| > | >
| > | > http://msdn2.microsoft.com/library/m...us,vs.80).aspx
| > | >
| > | > Hope this helps
| > | > Jay
| > | >
| > | > "Tom Jastrzebski" <to*@tom.com> wrote in message
| > | > news:qN*************@newssvr30.news.prodigy.com...
| > | > | Jay,
| > | > |
| > | > | I just noticed something I thought was interesting and decided to
| > write
| > | > | about it, thinking that someone migrating from VB 6.0 may
experience
| > | > this
| > | > | issue, regardless of what the root cause is and whether these
| > | > environments
| > | > | should be compared or not.
| > | > |
| > | > | As I said, the only reason why I tried "array redim" was because I
| > was
| > | > | hoping to be nicely surprised - and I was not.
| > | > |
| > | > | What I am looking for is dynamic data structure which has the
least
| > | > memory
| > | > | overhead.
| > | > | It seems like at some point I will have to develop my own. But
that
| > is
| > | > OK,
| > | > | it by no means diminish the value of .Net Framework.
| > | > |
| > | > | To check process memory utilization I use:
| > | > | Process.GetCurrentProcess().WorkingSet64
| > | > |
| > | > | Peace,
| > | > | Tomasz
| > | > |
| > | > |
| > | >
| > | >
| > |
| > |
| >
| >
|
|
Nov 21 '05 #18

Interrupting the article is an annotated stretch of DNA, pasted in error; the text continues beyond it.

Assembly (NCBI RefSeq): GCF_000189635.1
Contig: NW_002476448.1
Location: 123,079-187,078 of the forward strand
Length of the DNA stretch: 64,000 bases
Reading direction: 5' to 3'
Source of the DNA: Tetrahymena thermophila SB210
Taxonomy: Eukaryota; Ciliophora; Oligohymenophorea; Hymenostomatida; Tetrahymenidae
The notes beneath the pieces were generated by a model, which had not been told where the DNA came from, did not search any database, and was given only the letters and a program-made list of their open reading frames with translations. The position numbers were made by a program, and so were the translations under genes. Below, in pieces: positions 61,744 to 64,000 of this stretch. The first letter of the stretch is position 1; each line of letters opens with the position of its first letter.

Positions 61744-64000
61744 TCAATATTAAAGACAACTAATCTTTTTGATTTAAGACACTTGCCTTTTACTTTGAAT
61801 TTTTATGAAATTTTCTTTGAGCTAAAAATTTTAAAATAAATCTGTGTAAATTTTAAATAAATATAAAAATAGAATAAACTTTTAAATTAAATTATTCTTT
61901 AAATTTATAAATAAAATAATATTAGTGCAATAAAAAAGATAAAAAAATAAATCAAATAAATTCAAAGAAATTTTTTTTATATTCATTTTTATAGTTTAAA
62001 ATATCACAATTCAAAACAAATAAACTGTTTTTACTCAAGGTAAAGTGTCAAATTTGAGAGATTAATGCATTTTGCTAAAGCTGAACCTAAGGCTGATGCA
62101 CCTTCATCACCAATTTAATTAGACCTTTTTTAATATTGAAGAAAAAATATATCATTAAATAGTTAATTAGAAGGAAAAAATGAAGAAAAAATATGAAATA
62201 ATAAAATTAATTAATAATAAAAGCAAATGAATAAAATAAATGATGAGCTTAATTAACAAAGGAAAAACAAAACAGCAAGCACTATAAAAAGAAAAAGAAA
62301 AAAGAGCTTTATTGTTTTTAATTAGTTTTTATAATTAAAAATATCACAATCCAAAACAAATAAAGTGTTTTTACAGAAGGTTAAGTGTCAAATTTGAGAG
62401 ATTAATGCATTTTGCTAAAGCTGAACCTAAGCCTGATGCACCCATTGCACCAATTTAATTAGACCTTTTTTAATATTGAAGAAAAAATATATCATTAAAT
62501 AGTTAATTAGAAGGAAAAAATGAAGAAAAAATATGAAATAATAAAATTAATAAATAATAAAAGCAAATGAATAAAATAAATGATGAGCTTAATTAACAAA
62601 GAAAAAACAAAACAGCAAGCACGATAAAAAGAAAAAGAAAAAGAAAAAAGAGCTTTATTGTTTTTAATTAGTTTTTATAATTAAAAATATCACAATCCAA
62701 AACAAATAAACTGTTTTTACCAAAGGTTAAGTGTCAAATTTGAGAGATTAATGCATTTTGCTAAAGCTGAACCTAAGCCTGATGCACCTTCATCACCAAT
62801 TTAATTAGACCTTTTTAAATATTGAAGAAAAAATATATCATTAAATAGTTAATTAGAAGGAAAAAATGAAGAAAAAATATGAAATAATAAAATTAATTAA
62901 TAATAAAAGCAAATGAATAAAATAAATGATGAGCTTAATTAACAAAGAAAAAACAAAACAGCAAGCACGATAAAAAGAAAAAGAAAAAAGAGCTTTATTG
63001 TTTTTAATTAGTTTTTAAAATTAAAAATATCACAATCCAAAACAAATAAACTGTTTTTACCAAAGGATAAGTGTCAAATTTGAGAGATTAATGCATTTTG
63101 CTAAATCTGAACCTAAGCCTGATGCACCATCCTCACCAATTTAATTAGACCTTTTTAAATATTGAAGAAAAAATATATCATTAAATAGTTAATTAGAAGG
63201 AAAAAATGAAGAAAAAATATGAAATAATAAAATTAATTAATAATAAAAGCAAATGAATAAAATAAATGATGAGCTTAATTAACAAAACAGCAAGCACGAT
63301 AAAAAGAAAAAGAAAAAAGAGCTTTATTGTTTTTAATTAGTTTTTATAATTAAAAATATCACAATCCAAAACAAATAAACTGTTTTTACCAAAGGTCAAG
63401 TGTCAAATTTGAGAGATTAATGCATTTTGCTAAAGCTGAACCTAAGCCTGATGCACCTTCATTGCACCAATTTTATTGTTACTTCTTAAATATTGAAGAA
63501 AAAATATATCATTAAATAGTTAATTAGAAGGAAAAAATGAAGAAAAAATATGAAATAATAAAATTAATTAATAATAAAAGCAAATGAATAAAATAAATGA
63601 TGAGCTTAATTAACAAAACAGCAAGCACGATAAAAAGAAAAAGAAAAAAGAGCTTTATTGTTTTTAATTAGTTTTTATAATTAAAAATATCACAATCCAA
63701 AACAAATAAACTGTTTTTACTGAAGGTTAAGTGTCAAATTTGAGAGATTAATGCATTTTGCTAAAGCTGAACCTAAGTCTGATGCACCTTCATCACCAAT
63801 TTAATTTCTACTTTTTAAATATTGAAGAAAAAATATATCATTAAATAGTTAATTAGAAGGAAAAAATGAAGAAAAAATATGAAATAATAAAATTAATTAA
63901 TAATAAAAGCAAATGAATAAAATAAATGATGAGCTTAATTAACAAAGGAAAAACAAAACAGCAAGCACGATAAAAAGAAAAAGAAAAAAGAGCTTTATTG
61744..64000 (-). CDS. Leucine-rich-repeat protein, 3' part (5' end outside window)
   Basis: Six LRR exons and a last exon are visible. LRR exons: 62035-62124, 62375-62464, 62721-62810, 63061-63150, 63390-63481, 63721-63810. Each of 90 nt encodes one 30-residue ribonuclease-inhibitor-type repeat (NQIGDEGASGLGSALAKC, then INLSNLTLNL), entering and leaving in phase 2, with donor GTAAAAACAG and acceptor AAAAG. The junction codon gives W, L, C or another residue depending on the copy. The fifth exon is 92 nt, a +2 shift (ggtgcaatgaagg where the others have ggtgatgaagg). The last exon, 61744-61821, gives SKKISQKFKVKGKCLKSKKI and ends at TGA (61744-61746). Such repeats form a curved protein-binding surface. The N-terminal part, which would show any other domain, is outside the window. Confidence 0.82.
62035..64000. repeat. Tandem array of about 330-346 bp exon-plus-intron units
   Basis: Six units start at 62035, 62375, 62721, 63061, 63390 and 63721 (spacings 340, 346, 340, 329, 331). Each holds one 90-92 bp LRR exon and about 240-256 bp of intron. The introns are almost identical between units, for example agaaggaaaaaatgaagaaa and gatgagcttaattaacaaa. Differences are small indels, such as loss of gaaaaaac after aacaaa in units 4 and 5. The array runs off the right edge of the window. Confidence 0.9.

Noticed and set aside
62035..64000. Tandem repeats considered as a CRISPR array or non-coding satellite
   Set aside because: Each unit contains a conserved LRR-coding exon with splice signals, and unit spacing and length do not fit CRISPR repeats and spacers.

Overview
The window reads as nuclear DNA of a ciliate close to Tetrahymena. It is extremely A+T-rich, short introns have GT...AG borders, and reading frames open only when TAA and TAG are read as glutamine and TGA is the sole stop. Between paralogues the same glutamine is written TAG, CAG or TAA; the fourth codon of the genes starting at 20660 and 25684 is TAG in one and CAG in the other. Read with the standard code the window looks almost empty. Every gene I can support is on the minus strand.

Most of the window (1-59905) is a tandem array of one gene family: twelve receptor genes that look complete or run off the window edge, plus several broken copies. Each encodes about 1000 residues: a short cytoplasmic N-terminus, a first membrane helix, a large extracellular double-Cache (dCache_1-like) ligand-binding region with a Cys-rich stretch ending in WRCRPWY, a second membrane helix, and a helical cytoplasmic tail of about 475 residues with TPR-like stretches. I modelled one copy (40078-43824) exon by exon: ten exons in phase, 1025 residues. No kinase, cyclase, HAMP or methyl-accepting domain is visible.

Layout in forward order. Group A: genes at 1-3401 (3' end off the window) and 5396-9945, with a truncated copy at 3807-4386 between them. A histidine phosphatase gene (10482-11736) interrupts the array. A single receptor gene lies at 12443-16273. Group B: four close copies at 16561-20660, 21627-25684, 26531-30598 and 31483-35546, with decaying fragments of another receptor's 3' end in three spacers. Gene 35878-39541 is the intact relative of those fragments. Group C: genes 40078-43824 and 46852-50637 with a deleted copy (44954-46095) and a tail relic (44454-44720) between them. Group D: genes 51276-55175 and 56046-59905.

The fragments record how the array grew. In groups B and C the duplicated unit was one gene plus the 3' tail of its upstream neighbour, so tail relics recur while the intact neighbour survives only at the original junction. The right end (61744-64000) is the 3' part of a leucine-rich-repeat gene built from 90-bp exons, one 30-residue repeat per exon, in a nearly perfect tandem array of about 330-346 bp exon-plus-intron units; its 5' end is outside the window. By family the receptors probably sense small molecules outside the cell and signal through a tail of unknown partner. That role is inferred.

P: n/a
> Remember List(Of T):
<quote>
Implements the System.Collections.Generic.IList<> interface using an array
whose size is dynamically increased as required
</quote>
http://msdn2.microsoft.com/library/6...us,vs.80).aspx

Notice "an array whose size is dynamically increased as required" which
IMHO
is clearly refers to a single array, its singular.


I see what they say, but if this had been true there would not have been
that much memory deallocated, I think.

Test with List(Of Integer) containing 1 million elements shows that when the
initial capacity is specified 92.6% memory is used by objects. While when
the initial capacity is not specified, as much as 50% of memory gets
deallocated as the List(Of T) grows.

Furthermore, the fact that it is almost exactly 50% makes me thinking that
List(Of T) really copies array to twice bigger when needed - the model using
geometric sum would produce precisely this result.

Tomasz

//C# example
long totalMem0 = Process.GetCurrentProcess().WorkingSet64;
long usedMem0 = GC.GetTotalMemory(true);
int n = 1000000;
List<int> li = new List<int>(n);
for (int i = 0; i < n; i++) {
li.Add(i);
}